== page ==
1 ( +2 / -1 )

BurakuminDes, thank you, yes I was referring to a place near London, and as I said not just those languages but countless others too, especially Polish!

Debucho, if I was from Nepal they wouldn't need extra paperwork in Hindi.. Where are you from? A remote farmstead in Idaho? I am curious as to where you could be from that would not have a mix of origins nowadays. It all comes down to practicalities at the end of the day anyway. Things are in Japanese because most people speak Japanese. Things are in Polish, Hindi, Portuguese etc in the UK because there are lots of people who speak those languages, it's common sense. If there's enough demand for things to be in English here that it would make things easier, then they should be in English. Simple.

0 ( +0 / -0 )

Well, America has an Austrian as the governor of California for one.......

Not until he became an American citizen. If you become a Japanese citizen, you can be a politician. There are already some who have.

0 ( +0 / -0 )

.

What happens now if you lose the new card loads of times.......

It's not a crime to lose it. You just have to apply for a new one as soon as you realize you've lost it. Which should be the next time you leave your home as you are supposed to carry it with you at all times when you are out.

0 ( +0 / -0 )

">a foreigner married to a Japanese had normally been given the status of “spouse of a Japanese.” This will not entitle such a person to permanent status automatically, but rather one of four categories with the length of stay ranging from six months to five years—to be determined by immigration. When the date of expiration approaches, the spouse must apply for an extension,"

We had planned to apply for my permanent residence status this year. Am I reading this wrong, but because of the new law - it will be harder to get? Or is this saying all those with PR status will have to renew every 5 years? At the moment I have spouce of a J. National...

Speaking of which... Im scared now... Reading this reminded me that I renewed my passport and status last year and still have not gone to City Hall about it as of yet. I wonder how much trouble I may be in for?

0 ( +1 / -1 )

We had planned to apply for my permanent residence status this year. Am I reading this wrong, but because of the new law - it will be harder to get? Or is this saying all those with PR status will have to renew every 5 years? At the moment I have spouce of a J. National...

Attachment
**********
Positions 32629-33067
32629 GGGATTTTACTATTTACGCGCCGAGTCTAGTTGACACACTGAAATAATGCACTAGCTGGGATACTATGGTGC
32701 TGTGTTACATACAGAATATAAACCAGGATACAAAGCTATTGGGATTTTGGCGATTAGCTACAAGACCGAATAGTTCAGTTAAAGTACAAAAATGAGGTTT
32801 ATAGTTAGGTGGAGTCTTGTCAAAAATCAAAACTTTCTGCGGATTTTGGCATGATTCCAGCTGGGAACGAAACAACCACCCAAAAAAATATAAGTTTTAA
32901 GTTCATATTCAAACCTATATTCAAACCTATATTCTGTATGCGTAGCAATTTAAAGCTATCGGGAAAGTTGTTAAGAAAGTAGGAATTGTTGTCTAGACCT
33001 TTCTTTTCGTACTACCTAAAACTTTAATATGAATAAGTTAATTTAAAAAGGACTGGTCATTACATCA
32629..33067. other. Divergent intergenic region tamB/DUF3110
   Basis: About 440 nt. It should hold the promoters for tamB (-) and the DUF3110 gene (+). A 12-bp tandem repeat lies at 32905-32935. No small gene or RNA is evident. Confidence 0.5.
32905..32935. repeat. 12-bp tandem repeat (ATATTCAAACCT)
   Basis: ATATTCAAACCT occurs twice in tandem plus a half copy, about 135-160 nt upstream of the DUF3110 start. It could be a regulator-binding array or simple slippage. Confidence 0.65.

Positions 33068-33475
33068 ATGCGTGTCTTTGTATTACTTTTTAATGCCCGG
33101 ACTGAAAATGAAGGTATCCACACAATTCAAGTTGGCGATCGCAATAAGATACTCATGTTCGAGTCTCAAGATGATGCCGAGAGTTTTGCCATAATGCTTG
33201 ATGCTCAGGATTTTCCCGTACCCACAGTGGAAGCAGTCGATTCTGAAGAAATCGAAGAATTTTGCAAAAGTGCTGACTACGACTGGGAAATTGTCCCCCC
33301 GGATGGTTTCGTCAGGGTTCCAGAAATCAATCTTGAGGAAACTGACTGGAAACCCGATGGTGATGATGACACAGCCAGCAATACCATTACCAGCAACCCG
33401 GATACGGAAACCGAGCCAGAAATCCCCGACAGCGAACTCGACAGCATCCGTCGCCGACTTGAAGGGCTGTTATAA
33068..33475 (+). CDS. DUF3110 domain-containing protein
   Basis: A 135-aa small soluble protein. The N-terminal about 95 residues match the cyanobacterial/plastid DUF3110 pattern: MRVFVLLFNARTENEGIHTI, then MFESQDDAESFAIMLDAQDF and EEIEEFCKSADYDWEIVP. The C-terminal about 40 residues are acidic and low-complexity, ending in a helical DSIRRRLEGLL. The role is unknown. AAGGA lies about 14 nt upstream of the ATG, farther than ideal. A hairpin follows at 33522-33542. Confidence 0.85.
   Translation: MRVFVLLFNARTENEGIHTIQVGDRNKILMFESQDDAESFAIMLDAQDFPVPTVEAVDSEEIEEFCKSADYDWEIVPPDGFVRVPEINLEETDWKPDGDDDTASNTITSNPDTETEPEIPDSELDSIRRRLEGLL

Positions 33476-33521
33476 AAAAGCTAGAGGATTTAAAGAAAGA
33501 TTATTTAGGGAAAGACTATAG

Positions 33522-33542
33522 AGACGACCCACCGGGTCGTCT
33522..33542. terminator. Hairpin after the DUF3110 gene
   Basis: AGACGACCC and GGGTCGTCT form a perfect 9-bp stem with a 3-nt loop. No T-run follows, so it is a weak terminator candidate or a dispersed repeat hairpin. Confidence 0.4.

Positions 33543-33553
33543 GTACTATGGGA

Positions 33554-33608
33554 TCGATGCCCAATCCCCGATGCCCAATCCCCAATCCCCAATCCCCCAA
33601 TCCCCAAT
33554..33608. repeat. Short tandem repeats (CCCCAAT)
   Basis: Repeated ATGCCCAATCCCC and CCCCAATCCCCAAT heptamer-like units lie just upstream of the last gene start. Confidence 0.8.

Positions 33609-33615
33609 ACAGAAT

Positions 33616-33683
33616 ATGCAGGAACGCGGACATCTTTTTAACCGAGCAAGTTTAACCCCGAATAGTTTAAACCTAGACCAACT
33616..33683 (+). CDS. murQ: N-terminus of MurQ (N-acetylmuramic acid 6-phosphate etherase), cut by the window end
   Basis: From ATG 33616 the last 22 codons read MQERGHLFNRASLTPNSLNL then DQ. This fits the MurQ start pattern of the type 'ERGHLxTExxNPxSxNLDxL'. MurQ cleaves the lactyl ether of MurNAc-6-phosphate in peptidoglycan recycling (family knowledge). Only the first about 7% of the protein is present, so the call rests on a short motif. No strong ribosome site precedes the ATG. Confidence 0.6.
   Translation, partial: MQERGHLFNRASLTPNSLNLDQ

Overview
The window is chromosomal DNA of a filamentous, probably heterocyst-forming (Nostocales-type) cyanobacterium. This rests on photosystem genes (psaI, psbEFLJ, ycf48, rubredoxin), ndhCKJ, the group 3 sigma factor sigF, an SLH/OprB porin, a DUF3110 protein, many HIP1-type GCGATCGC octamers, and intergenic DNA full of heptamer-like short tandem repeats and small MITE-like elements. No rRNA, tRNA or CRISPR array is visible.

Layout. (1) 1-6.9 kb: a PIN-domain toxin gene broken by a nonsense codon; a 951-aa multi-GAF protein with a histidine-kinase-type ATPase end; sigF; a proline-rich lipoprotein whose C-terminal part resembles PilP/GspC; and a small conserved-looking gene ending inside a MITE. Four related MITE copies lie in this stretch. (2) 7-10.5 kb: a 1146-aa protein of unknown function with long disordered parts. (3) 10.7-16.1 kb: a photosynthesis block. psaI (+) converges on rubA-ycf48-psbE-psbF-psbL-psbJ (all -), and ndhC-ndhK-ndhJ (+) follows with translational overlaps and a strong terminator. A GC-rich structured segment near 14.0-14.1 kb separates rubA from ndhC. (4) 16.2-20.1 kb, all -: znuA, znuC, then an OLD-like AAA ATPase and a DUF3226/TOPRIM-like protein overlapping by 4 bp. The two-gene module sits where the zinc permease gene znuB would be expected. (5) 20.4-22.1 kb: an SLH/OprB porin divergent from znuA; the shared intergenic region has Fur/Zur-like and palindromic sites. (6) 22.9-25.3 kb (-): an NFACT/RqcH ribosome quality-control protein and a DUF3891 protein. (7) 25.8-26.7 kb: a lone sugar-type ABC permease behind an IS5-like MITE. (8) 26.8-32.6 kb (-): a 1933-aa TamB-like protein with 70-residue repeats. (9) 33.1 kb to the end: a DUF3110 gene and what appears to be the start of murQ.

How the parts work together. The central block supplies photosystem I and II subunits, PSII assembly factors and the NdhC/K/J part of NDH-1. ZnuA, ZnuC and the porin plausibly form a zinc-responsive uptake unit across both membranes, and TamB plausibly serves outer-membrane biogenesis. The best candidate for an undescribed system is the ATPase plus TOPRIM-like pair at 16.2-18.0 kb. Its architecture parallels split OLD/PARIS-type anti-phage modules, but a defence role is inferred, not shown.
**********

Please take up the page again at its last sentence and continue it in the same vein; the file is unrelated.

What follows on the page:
Yes you're probably reading it wrong. What suggests that PR would be harder to get?

Anyway, you would not have to renew it once you've got it. There are ways you can lose it, most obviously by not being resident in Japan for a prolonged period, but other than that, it is what is says: permanent.

Speaking of which... Im scared now... Reading this reminded me that I renewed my passport and status last year and still have not gone to City Hall about it as of yet. I wonder how much trouble I may be in for?

That's probably going to depend on the City Hall, and which particular people you end up talking to about it. It probably won't be a huge deal, but I only say that as someone with no stake in the matter.

-7 ( +0 / -7 )

What are the ways for foreign gay men to get PR in Japan? A permanent job? A fake 'wife' (surely that must be really old hat)...My Japanese partner here in Australia has PR because the Australian Government acknowledges same-sex de facto relationships. He has basically the same rights as a citizen but since he's not a citizen he cannot vote or work for the public service (I am lead to believe). When will any Japanese government grant same sex couples similar rights?

0 ( +0 / -0 )

Sexual orientation has no bearing on a PR application.

A foreigner living in Japan on a spouse visa can, after just a few years' residence, apply for PR. This is a faster process than for an unmarried foreigner living in Japan, and fewer conditions apply.

A spouse visa would only be issued to a foreigner married to a Japanese national. So unless you marry a Japanese woman, you will not get PR that way.

You are in the "everyone else" category. Broadly speaking, everyone else normally has to fulfill a much longer period of residence before applications are accepted, and PR is still not automatically granted. In theory, gay people would be considered in the same light as straight people - it would neither help nor hinder your application.

-7 ( +0 / -7 )

I wish the UK had a system like this

-2 ( +0 / -2 )

Ok so now that I have PR why are companies refusing to sell me a life insurance policy?

0 ( +0 / -0 )